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Strengthen Your Own Soul to Lead Others

  • Whitney Hopler Crosswalk.com Contributing Writer
  • 2008 11 Nov
  • COMMENTS
Strengthen Your Own Soul to Lead Others


Editor's Note: The following is a report on the practical applications of Ruth Haley Barton's new book, Strengthening the Soul of Your Leadership: Seeking God in the Crucible of Ministry, (InterVarsity Press, 2008).

In the process of working hard to lead other people to God, are you missing His presence yourself? The burdens of leadership can take such a toll on you that your soul suffers.  And if your soul is weak, your leadership will be, too.

Here’s how you can strengthen your soul so you’ll be able to lead others from a place of spiritual strength:

Allow your leadership challenges to draw you closer to God. Whenever you experience difficulties while leading, let those experiences show you your need for God, motivate you to seek Him more, and grow closer to Him as a result. Ask God to help you find Him and recognize the connections between what’s going on in your own soul and what’s going on in your leadership work. Remain committed to seeking God through spiritual disciplines during tough times as well as good times.

Look at what lies beneath the surface of your life. Be bold enough to take a hard look at the truth about yourself – including all the sin that may be in your life right now. What are the patterns underneath the behaviors and situations that are currently disturbing you? What’s hindering your spiritual journey and your effectiveness as a leader? Honestly acknowledge the reality of what you see and confess it to God.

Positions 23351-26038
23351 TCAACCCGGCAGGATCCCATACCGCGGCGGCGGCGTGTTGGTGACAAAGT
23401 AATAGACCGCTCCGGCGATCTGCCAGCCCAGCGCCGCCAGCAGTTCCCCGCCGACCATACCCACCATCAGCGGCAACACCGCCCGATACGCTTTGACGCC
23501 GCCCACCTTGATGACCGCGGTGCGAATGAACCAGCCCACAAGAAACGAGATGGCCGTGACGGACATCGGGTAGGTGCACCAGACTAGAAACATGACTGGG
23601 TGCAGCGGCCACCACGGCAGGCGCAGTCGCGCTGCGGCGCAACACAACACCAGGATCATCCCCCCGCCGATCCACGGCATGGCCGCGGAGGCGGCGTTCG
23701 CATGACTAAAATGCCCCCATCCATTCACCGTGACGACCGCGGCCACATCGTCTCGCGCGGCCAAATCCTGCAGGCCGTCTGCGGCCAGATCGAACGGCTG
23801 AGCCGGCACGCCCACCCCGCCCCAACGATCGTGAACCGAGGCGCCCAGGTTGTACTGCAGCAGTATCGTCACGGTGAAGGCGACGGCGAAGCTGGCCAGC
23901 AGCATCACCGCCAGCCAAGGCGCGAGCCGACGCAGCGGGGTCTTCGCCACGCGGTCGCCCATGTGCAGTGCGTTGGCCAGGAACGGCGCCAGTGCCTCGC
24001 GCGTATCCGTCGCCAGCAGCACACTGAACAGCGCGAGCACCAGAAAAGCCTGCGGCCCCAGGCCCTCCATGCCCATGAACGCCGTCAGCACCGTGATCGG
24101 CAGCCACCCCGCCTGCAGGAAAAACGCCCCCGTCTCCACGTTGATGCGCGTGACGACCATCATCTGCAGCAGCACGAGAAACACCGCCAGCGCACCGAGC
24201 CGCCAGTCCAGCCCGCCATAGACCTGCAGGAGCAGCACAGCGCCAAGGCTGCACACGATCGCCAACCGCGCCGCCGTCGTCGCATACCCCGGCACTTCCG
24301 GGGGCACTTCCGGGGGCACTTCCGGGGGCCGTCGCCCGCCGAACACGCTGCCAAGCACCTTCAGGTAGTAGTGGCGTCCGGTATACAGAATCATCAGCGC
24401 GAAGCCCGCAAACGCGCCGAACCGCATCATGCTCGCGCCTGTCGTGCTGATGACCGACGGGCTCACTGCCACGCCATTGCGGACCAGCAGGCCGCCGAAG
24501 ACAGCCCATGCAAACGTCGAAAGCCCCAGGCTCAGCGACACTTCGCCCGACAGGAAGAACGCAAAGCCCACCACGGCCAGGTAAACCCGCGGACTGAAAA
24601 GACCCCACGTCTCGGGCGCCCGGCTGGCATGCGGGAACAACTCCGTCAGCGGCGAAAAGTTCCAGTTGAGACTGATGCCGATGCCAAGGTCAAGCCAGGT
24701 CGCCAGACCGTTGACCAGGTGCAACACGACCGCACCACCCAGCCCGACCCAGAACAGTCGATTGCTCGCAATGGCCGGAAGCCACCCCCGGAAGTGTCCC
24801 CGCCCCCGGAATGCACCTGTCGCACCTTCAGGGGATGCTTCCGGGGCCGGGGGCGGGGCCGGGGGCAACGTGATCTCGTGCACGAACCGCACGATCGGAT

Pay attention. Try to pay attention to God’s work in your life. Include margins in your schedule so you have plenty of time to reflect regularly on what’s going on. Think about how God has surprised you in extraordinary ways in the middle of ordinary moments. Instead of focusing too much on your leadership vision for the future, pay attention to what God is doing right now in the present, and thank Him for it. Listen for God’s voice that may be speaking to you before you make decisions.

Clarify your calling. Remember that time when you first began to sense God’s call on your life.  Then ask yourself: “What is God saying to me these days about my calling?”, “As I settle into myself more fully, what am I learning about my calling?”, “Is there any place where I am resisting who I am or have lost touch with who I am?”, “Where am I still wrestling with God and needing assurance of His presence with me?” and “Am I willing to say ‘yes’ again?”.

Learn to wait on God and help others do the same. Be willing to wait for God’s guidance to become clear when you’re facing problems that need solutions. Once you learn how to wait on God in your own life, you’ll be able to call others to wait when that’s necessary.

Live within your limits. Look for these warning signs that your leadership work may be pushing you beyond healthy limits: irritability or hypersensitivity, restlessness, compulsive overworking, emotional numbness, escapist behaviors, a disconnection from your identity and calling, an inability to attend to human needs, hoarding energy, and slipping in your spiritual practices. Choosing to live within the limits of your resources will help you rely on God more, which will help you discover more about His will.